My Possessed mystery novels are half-historical, and feature a present-day heroine, Pat Montella, whose chief hobby is cooking. It stands to reason that Pat would eventually become fascinated with historical recipes, and that I'd have to delve more into that branch of research for each book.
In POISON TO PURGE MELANCHOLY, Pat learns what goes into elaborate 18th century dinner parties. You have to love an era that believed in two dessert courses. Research for this involved not only studying colonial cookbooks and experimenting with recipes, but eating out at Philadelphia's City Tavern and all of Historic Williamsburg's taverns. One must suffer for one's art.
But it's not all fancy viands. Pat's latest adventure, FEAR ITSELF, takes place partially in 1933. I had to research what immigrant Italian families on the poor side of town ate in the midst of the Great Depression. My parents were my main resources here.
My dad and his brothers' did odd jobs for the macaroni factory down the street and were paid in pasta and Parmesan. Not having meat, their mother varied her tomato sauce each night--sometimes adding onions or lentils or peas, or whatever beans were on sale that week. Once in a while his dad would bring home a chicken for Sunday dinner. One chicken to feed a family of 10.
My mom's family was smaller--only 5--but also poorer. My grandmother would scramble an egg or two in tomato sauce to make a sort of lumpy stew. (My mom used to make this for me for lunch sometimes. With decent sauce and grated cheese, it's actually a great warm meal on a winter's day.) If they could get bologna, my grandmother would fry it with egg to make it go farther. My grandpop eventually got a job at a bakery. I'm guessing he brought home bread, but my mom only recalled the warm donuts.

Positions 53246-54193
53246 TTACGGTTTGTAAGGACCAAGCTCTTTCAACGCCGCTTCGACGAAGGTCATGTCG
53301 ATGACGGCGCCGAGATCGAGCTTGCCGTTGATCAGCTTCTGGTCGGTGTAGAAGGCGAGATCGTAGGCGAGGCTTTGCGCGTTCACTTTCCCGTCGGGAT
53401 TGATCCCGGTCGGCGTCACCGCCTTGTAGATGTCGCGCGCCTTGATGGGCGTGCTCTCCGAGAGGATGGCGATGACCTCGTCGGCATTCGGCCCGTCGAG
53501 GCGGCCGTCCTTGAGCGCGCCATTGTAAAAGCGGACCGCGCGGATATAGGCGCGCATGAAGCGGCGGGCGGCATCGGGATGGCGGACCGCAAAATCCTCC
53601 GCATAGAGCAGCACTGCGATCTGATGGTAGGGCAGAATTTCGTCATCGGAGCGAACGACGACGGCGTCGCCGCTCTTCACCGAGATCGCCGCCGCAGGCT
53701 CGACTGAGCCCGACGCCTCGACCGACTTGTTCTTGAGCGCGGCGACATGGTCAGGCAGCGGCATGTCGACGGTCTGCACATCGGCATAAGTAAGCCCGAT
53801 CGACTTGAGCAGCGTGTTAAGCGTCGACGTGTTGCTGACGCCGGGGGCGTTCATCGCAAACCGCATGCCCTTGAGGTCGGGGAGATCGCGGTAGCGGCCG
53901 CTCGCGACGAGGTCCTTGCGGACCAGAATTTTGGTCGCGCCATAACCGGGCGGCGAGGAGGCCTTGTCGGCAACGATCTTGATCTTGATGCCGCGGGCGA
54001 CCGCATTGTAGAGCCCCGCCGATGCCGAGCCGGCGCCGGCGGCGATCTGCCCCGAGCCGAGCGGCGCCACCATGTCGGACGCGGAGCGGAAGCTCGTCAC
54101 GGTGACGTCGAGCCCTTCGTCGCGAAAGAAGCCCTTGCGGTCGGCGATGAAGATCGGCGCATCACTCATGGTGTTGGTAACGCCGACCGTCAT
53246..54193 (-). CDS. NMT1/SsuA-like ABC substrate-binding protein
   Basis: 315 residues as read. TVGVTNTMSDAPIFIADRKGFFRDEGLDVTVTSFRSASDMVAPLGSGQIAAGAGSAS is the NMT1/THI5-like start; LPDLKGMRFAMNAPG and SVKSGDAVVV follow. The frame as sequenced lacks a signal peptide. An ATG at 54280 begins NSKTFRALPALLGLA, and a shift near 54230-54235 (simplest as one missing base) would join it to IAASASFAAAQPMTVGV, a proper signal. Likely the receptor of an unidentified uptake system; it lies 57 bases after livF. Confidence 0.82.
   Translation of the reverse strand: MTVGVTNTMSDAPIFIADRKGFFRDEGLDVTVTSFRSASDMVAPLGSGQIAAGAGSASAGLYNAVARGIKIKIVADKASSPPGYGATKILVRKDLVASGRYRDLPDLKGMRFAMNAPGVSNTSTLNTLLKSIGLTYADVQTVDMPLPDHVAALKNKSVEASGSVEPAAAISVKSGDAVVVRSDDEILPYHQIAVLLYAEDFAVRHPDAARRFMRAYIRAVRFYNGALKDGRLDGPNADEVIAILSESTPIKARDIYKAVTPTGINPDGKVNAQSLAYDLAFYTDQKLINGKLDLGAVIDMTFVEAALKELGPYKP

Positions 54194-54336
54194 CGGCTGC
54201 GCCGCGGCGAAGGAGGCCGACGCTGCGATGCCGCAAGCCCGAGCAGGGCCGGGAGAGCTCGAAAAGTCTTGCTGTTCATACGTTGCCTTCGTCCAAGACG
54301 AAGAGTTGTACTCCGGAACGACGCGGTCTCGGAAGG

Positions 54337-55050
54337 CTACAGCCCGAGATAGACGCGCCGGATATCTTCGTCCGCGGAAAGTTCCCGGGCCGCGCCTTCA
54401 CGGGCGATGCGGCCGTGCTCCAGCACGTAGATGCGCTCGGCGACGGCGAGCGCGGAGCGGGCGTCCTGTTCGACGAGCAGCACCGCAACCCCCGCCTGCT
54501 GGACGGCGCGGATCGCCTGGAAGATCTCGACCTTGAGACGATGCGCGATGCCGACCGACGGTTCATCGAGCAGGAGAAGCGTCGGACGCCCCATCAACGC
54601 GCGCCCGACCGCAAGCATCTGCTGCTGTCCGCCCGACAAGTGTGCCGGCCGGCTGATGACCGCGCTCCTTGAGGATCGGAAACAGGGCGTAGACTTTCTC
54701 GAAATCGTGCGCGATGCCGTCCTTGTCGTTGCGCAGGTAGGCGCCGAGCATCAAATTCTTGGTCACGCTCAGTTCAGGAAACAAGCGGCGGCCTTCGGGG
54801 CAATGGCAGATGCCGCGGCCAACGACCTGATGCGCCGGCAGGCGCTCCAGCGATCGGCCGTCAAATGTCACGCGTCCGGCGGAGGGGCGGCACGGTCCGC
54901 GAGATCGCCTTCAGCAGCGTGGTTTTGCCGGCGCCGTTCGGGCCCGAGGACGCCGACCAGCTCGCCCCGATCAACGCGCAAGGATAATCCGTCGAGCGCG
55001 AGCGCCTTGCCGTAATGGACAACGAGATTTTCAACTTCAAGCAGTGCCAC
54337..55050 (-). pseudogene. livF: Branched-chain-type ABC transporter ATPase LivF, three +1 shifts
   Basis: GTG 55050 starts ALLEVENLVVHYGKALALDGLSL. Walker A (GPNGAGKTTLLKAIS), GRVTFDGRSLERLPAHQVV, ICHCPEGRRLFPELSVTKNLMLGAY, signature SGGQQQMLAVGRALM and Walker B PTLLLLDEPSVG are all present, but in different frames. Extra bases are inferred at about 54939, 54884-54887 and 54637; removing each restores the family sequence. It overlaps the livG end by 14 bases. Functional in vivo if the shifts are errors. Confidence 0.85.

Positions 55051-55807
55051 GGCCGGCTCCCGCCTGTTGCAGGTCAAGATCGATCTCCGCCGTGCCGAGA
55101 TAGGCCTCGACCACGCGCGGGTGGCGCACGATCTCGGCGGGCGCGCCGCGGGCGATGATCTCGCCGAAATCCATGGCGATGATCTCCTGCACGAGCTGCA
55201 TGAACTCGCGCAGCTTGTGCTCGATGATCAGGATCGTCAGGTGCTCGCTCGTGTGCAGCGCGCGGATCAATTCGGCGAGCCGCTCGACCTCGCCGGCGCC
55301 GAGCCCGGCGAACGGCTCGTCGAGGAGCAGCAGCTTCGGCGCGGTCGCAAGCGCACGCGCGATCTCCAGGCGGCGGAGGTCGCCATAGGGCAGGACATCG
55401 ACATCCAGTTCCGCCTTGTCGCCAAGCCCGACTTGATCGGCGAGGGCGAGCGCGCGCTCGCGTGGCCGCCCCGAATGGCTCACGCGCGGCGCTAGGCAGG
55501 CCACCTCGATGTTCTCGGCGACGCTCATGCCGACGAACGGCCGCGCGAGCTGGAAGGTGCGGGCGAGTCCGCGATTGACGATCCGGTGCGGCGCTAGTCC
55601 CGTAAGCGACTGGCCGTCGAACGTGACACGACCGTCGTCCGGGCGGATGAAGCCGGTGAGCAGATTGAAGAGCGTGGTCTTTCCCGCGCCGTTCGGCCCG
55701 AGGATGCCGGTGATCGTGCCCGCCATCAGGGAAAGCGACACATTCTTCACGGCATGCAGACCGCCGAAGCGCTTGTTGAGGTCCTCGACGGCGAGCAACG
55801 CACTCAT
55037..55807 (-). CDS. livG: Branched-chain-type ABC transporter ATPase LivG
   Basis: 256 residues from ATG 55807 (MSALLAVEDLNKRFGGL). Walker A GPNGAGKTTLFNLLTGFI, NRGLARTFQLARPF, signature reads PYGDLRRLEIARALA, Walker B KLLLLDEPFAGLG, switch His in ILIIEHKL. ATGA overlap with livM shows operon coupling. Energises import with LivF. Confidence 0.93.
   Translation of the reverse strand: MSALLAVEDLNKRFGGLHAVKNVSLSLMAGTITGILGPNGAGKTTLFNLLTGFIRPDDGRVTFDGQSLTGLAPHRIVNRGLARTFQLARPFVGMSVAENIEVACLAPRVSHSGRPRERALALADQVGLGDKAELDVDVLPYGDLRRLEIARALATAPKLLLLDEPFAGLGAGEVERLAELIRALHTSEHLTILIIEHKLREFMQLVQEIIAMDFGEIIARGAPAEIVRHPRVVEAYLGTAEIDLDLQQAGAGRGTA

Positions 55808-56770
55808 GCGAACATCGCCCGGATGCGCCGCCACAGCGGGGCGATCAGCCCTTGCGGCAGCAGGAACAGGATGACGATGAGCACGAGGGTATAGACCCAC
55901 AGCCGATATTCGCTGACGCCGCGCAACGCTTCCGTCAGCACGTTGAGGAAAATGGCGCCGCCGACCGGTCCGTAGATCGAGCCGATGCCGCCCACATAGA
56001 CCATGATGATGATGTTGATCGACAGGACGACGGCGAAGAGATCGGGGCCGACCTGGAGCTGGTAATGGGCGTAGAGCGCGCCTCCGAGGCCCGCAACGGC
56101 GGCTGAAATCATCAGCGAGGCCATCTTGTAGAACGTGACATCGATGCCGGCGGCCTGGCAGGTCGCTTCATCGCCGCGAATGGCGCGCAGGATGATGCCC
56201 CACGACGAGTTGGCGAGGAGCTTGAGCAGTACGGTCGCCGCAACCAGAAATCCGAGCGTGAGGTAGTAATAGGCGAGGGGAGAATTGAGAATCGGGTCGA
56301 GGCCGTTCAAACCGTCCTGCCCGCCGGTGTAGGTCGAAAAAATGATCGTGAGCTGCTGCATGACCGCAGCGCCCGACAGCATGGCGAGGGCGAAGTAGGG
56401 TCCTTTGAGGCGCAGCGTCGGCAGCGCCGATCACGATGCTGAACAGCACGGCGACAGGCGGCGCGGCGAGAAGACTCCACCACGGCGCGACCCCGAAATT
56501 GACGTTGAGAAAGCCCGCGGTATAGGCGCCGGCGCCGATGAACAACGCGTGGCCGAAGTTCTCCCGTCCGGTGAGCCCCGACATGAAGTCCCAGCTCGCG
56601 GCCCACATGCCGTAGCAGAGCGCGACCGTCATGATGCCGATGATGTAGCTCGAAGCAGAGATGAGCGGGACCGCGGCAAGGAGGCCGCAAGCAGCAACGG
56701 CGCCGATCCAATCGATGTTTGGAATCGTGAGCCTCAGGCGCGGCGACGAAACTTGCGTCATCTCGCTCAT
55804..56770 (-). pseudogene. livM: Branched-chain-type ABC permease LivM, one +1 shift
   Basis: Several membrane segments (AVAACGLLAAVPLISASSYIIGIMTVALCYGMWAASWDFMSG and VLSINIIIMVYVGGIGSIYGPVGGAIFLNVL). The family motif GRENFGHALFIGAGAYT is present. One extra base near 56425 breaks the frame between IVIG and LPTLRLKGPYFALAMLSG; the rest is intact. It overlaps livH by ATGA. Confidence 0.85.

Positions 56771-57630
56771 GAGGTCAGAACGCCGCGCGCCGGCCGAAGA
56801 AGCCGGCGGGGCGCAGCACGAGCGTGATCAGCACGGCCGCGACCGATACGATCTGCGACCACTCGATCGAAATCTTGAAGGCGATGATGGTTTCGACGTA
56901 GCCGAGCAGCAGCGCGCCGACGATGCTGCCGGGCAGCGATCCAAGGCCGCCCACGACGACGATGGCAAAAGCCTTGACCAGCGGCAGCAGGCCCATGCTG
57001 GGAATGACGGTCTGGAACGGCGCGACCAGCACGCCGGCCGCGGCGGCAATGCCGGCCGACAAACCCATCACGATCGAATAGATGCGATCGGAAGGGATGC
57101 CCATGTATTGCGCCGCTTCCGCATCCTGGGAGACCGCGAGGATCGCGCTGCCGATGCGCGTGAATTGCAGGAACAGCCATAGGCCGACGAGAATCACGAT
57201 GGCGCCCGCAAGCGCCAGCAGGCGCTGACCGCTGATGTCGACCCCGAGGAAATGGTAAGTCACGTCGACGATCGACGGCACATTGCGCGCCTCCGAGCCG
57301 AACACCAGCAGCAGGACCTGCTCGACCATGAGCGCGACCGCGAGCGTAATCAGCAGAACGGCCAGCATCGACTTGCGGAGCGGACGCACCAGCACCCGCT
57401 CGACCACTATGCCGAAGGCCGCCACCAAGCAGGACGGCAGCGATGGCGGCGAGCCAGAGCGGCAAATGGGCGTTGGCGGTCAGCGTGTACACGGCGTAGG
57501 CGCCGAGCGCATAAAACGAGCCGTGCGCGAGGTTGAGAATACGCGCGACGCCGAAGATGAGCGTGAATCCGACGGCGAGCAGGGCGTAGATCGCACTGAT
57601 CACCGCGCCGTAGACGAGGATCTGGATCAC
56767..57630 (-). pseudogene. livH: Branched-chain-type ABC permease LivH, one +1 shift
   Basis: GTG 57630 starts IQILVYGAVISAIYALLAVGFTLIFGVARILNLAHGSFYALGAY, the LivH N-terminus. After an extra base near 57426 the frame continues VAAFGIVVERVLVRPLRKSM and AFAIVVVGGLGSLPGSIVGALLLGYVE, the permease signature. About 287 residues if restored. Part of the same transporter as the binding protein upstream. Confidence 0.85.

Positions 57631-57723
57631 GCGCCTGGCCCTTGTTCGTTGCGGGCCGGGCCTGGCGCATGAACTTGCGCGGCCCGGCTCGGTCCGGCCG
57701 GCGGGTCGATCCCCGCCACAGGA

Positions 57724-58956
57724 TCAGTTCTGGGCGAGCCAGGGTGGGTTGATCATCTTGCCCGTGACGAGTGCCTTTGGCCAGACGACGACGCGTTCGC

Just this month, I found a great blog on the subject of eating through history called Four Pounds Flour. Historic gastronomist Sarah Lohman covers topics from importing in the early 19th century to the roots of the Jello shot. Once in a while, she bravely engages in culinary living history, such as eating like a poor 1877 tenement dweller for a week, or her "Drink Like A Colonial American" day. I highly recommend this blog, especially for all you historical fiction writers out there who spend tons of time researching wardrobe, vehicles, houses, etc., but take food for granted.
Besides, food research is fun.
I think I'll have go have eggs in tomato sauce for lunch. Find the recipe on Miss Maggie's Facebook page.